In the restaurant I visited, each duck was prepared in a glass walled kitchen so the customers could watch. Each duck is slowly roasted in a hung oven and then carved into thin slices to be served. Each slice was then laid out on a large platter, a mix of meat, skin, and a combination of the two. Each customer is then provided a private pallet with a variety of sauces and spices. When eating the meat, one has an number of options: wrapping the meat in a thin pancake, eating it with cucumber, and a variety of other savory sauces. The skin is more of a crispy delicacy and is often dipped in sugar or some sweet sauce when consumed. One of the best characteristics of this dish is how it can be altered to fit each person’s preference. With a whole group sharing the duck, each person can get a mix of interesting flavors and combinations that they enjoy.

Anyone who visits Beijing needs to sit down for a delicious meal of roast duck. One of the first dishes that every Chinese student learns about is Beijing roast duck. Chinese people from all over China rave about this dish and insist that everyone passing through the city should try it. For hundreds of years, roast duck has been a favorite of Chinese people from the lowest class to the highest class. This relatively simple dish can bring friends, coworkers, and family together for a delicious, savory meal that anyone can enjoy.

The WaiGuo Ren Effect

From the first moment I stepped off the plane onto Chinese soil, the differences between America and China were obvious. In America, the population is an ever changing mix of nationalities and ethnicities. China, however, is a largely homogenous population lacking in diversity, because of this my brown hair, pale skin, and blue eyes stood out easily in the crowd. In restaurants, on the subway, at touristy locations people openly stared, discussing us in loud voices, many talking photographs. If our group is posing all together, people will out their phones and start taking their own photos. With China lacking in terms of diversity, many Chinese people have never seen or rarely see foreigners or as we are called in Chinese ‘WaiGuo Ren’.


As a result, some people will have their children stand next to us for a photo, others run after us asking for us to pose with them and their friends. One day a friend and I were exploring the lake on campus when a tour group came upon us, for the next fifteen minutes or so we took countless pictures with preteen girls smiling and holding up peace signs.

When I first arrived in China, this phenomenon fascinated me and I wasn’t bothered by people taking my photo. As time progressed, however it began to grow irritating for people to openly talk about you and take photos without your permission. If you asked them to stop they often laugh and ignore you.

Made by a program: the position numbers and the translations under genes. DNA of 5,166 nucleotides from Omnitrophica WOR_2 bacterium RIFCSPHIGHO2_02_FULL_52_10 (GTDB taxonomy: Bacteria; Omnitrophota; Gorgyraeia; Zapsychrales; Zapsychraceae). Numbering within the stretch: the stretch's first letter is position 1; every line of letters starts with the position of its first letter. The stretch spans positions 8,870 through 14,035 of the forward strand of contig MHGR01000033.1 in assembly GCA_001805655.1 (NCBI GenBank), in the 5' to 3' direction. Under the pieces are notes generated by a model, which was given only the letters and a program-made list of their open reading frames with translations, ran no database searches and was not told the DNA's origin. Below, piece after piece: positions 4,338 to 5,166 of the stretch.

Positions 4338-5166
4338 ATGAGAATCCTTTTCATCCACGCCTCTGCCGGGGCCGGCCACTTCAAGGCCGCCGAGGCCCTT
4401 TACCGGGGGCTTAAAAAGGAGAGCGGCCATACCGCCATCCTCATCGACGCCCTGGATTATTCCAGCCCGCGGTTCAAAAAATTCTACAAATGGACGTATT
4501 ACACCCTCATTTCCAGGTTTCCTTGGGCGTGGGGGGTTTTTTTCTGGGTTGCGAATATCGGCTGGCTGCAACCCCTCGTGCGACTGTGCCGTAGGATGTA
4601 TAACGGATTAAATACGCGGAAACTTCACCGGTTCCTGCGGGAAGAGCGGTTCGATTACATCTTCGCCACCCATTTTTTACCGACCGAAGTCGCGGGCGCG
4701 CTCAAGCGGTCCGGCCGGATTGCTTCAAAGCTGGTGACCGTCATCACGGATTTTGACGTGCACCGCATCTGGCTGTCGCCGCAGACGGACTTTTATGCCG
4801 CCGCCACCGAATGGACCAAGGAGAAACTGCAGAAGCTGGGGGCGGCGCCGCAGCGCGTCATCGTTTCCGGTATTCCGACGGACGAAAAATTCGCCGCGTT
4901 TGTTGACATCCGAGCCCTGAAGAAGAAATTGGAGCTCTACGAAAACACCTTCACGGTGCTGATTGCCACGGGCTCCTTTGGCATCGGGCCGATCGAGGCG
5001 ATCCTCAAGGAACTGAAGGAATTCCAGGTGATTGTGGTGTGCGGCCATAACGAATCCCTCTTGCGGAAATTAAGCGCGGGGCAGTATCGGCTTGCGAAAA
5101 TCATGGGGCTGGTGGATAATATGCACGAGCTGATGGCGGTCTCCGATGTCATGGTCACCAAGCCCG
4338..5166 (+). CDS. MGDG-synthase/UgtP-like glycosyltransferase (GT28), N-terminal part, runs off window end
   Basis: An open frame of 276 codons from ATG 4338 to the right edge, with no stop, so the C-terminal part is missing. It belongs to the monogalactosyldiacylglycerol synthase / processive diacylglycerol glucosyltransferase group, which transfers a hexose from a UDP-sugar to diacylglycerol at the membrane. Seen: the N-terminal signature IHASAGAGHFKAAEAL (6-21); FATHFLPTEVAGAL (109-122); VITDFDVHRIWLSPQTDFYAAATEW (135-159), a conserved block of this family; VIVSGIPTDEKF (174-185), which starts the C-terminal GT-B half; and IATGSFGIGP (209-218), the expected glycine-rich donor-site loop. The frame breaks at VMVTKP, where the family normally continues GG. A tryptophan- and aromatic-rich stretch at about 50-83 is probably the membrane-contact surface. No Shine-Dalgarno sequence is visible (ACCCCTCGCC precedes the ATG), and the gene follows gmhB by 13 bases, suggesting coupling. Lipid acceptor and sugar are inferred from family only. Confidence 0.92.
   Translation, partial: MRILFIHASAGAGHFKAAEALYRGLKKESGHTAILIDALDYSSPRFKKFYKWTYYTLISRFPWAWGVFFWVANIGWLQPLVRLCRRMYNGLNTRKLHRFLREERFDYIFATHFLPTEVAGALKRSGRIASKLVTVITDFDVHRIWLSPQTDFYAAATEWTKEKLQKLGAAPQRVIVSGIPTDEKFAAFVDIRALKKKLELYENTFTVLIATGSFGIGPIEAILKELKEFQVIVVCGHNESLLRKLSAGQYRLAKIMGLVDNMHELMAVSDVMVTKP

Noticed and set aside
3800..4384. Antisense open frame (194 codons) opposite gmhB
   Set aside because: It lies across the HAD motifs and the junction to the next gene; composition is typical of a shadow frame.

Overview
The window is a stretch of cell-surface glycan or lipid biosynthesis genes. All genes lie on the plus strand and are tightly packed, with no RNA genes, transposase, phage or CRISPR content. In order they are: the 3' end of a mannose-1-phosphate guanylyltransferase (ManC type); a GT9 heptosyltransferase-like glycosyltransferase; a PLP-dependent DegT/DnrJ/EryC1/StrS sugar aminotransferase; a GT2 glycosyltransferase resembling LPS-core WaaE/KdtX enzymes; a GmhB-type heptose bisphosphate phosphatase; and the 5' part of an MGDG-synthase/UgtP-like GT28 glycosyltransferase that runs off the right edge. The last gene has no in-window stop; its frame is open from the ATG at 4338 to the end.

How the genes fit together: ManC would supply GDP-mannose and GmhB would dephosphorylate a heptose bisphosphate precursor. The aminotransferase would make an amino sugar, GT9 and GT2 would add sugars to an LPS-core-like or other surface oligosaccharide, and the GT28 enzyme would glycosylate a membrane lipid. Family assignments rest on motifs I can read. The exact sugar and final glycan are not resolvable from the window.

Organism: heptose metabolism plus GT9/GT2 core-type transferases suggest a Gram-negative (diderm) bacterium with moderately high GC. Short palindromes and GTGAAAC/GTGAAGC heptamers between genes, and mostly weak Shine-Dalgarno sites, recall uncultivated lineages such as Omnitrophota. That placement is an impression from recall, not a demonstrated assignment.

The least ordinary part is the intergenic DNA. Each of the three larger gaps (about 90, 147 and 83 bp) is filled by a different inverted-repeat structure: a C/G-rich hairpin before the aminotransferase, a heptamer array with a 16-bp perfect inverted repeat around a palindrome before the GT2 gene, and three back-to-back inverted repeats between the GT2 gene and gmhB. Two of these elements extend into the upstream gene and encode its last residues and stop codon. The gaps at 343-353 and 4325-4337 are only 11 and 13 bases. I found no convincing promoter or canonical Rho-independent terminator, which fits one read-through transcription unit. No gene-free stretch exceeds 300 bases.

By this point in the trip, I have adapted to this fascination and no longer resent it. Some of my best memories were directly caused by the WaiGuo Ren effect. Once when traveling back to Beijing via overnight train, I was brushing my teeth when a young boy of about 7 burst through the door, brandished his finger, yelled “WaiGou Ren”, and ran away. Funny moments like this have been scattered throughout my time here in China. From small children staring is shock to old men yelling out “hello” as you go by, life in China for a foreigner transforms one into something similar to a small time celebrity.

(We had to ask a man to stop taking our photo when posing for this.)

Majorities and Minorities

While China has 56 different ethnic groups, the largest group Han Chinese represents about 94% of the population. As a result, minorities are often far and few between. During our programs trip to Xi’an, we took a trip the the famed Muslim street. Traditional food and tea from the Chinese Muslim background lined the street, right along side small trinkets and souvenirs. After talking to both Muslims and tourists to the area, it seems that the general attitude in China towards minorities is keep the two cultures peacefully separate.These different lifestyles, belief systems, and customs are able to coexist but very little intermixing of the culture occurs. With so many ethnic groups coexisting in China is seems somewhat strange that such little interaction between lifestyles occurs, but with Han Chinese representing such a large proportion of the population, the traditionally ‘Chinese’ life is almost exclusively derived from the Han background.

Another interesting characteristic of the Chinese majority is whether a person is classified as Chinese or not. A minority that exists in Chinese is the children of ex-pats of ex-pats who have lived in the country for more than a decade. In America, an individual merely need to immigrate to the country and they can be considered an American. This is not the case in China, however; if a person does not look like the Han Chinese ethnicity, they are immediately assumed to not be Chinese, and to not know how to speak the Chinese language. Even if someone born and raised in China will be told that they are not Chinese due to their ethnic background.